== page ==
The Interiors of a Modern Medical Flight

Of course, it all begins with the aircraft model that a medical flight company purchases. Each aircraft is different in some way or the other. However, once the purchase is made, there are certain aspects that one must consider to ensure that the medical flight is fit and convenient enough to provide the healthcare that is expected of it. Here, we discuss a few of those in some detail.

The Floor of the Medical Flight

The floor is a very critical part of the medical flight. It must be such that the in-flight as well as maintenance crew must be able to clean it efficiently and quickly. The emergencies that come a medical flight’s way can involve a lot of blood and other elements, which need to be cleaned out as quickly as possible to maintain hygiene. This might necessitate floor drains and the design must be such that modifications like these can be easily made. Also, the floor can see a lot of heavy equipment which is often moved with little care for the floor itself, so the floor must be sturdy enough to take such abuse.

Important Considerations that Must be Kept in Mind

Today, it is necessary that an aircraft has modern connection facilities such as USBs. Customization is another factor. Depending on the situation, the crew must be able to quickly put in cabins, add/remove seats and/or stretchers. Proper mounts for medical devices must already be in place. While all such facilities bring in a high level of convenience, safety remains the primary concern. For this reason, all the modifications must be certified by a competent agency.

Care must be taken to make use of the space available to the maximum. For instance, the stretcher must be able to double up as a bed that can be immobilized on the flight. Plus, the space beneath the stretcher could be used for storage by building custom cabinets. It is obvious that a one-size-fits-all approach generally does not work; however, a creative approach to the medical flight interiors can go a long way to make it comfortable and efficient.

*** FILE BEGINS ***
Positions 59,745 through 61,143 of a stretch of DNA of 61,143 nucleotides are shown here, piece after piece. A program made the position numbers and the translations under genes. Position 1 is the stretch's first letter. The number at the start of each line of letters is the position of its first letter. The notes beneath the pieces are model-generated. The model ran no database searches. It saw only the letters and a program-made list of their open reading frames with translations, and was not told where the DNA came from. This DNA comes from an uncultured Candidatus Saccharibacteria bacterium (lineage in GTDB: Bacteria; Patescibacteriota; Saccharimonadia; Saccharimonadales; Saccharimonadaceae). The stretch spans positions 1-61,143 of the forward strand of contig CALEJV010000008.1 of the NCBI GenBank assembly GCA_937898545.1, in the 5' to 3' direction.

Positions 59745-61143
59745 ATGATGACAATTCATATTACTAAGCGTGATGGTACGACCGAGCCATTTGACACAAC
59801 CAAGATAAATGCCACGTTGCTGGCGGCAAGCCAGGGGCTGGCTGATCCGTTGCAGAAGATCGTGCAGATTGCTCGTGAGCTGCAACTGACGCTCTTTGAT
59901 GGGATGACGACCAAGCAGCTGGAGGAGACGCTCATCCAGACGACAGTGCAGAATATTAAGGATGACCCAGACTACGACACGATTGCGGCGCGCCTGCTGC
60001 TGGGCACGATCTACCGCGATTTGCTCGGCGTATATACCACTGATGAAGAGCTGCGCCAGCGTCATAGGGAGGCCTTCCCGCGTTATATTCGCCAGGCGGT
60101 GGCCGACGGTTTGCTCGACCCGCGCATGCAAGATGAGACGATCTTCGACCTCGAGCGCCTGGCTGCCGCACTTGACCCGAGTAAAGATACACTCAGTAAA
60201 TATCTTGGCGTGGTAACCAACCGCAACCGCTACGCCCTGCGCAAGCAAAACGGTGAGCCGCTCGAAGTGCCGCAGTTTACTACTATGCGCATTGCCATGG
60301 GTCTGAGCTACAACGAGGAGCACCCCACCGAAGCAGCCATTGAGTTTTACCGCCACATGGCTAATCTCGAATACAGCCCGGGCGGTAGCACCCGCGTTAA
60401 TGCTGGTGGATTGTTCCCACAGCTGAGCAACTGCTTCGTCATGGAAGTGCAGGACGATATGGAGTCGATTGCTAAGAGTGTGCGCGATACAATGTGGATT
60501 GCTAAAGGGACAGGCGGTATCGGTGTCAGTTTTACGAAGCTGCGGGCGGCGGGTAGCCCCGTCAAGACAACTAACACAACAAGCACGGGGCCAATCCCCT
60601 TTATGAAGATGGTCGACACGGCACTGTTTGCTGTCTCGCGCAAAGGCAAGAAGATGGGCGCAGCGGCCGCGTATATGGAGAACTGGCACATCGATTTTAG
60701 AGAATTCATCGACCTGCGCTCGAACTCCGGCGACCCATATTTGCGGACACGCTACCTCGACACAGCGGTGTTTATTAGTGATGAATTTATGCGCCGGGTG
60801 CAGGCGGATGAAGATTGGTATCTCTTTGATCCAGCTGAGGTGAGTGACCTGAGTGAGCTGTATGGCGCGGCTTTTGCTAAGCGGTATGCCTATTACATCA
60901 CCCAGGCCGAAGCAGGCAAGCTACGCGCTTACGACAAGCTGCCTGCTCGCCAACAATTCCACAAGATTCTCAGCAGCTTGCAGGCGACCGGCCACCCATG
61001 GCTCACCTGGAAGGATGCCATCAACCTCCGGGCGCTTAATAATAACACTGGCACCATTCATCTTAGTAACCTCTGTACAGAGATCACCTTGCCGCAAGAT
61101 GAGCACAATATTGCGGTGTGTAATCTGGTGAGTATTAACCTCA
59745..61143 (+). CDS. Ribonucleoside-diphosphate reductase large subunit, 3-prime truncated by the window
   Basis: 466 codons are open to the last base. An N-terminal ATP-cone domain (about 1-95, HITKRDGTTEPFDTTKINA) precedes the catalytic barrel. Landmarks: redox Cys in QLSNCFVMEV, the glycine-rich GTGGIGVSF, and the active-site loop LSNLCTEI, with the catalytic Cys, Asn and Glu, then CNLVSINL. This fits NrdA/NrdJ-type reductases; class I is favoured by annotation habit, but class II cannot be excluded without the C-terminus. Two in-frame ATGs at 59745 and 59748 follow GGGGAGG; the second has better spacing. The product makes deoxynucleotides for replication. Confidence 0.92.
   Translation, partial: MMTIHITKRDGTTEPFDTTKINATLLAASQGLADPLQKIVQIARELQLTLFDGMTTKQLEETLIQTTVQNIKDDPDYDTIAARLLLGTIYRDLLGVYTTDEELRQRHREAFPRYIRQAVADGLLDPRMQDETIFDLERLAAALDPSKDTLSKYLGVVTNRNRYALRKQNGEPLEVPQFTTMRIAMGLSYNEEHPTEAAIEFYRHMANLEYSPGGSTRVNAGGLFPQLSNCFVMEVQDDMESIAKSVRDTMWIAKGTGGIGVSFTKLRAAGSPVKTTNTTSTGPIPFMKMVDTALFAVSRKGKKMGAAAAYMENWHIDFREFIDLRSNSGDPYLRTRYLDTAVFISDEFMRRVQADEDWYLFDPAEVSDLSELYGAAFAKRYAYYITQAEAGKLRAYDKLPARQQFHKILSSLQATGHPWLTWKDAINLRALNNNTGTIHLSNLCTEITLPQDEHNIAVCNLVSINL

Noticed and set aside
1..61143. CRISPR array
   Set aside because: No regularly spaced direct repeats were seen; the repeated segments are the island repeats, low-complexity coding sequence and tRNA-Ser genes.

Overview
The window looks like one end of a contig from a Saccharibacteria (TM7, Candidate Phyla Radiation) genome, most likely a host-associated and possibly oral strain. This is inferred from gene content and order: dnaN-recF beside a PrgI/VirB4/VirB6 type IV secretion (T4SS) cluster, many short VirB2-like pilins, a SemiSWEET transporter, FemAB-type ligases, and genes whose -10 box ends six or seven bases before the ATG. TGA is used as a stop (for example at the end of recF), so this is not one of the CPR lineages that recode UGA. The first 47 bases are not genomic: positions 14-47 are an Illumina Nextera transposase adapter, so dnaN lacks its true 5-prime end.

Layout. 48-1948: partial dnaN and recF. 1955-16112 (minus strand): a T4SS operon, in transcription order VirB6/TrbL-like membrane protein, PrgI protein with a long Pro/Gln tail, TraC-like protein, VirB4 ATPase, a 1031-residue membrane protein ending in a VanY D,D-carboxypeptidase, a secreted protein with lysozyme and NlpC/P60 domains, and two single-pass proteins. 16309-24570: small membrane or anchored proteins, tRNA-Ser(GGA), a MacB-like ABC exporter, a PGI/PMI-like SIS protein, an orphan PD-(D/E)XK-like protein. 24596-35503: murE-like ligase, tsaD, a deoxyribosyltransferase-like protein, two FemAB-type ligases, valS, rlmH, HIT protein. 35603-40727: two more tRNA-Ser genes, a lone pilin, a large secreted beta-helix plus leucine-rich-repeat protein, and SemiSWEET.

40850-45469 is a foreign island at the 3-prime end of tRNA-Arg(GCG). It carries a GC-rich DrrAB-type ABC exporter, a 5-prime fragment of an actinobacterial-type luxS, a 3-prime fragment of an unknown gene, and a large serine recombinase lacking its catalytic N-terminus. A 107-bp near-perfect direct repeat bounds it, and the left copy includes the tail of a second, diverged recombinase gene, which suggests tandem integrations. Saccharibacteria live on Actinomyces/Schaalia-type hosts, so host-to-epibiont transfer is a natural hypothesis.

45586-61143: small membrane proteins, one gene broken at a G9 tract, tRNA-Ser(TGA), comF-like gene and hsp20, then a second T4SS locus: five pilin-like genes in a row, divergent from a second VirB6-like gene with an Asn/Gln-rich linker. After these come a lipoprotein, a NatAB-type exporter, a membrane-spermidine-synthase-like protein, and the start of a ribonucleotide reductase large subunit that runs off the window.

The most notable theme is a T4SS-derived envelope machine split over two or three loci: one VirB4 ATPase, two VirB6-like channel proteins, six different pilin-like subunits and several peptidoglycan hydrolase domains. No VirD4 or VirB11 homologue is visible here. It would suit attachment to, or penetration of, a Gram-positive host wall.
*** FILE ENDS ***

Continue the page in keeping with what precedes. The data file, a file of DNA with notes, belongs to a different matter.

Lowering Medical Flight Standards – Really a Solution to Cut Costs?

The medical flight industry is highly competitive with hundreds of organizations offering this emergency service around the world. With insurance companies not always covering the full cost of the medical flights and people being wary of the high price involved, the question that is being contemplated is whether lowering the standards of service within the legal realm a viable option. Among the cost factors are maintenance, fuel, hangars, and staff. While the first three are almost impossible to control, staffing is something that most are looking at. Here are a few things that some medical flight providers around the world are considering according to a recent survey by ITIJ.

Cutting Down Medical Flight Staffing and Training Costs

Of course, the more experienced professionals such as doctors, nurses, paramedics and pilots come at a huge cost. But then, there are low-cost medical flight service providers who lower their standards when it comes to hiring standards. It must be noted in this regard that staffing is among the highest recurring expense for most companies.